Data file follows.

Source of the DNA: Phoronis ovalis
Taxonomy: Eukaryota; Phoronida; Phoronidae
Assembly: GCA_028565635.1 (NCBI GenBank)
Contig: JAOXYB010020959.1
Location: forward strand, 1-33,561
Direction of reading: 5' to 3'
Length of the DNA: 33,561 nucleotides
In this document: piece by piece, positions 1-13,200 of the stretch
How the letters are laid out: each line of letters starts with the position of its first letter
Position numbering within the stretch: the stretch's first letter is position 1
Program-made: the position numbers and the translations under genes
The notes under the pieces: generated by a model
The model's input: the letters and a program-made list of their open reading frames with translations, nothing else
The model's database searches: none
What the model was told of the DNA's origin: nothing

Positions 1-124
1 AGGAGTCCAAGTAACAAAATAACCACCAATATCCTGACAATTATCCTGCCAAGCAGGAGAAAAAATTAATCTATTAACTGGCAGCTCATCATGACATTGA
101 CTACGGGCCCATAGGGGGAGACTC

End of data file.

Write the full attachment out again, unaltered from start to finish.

Source of the DNA: Phoronis ovalis
Taxonomy: Eukaryota; Phoronida; Phoronidae
Assembly: GCA_028565635.1 (NCBI GenBank)
Contig: JAOXYB010020959.1
Location: forward strand, 1-33,561
Direction of reading: 5' to 3'
Length of the DNA: 33,561 nucleotides
In this document: piece by piece, positions 1-13,200 of the stretch
How the letters are laid out: each line of letters starts with the position of its first letter
Position numbering within the stretch: the stretch's first letter is position 1
Program-made: the position numbers and the translations under genes
The notes under the pieces: generated by a model
The model's input: the letters and a program-made list of their open reading frames with translations, nothing else
The model's database searches: none
What the model was told of the DNA's origin: nothing

Positions 1-124
1 AGGAGTCCAAGTAACAAAATAACCACCAATATCCTGACAATTATCCTGCCAAGCAGGAGAAAAAATTAATCTATTAACTGGCAGCTCATCATGACATTGA
101 CTACGGGCCCATAGGGGGAGACTC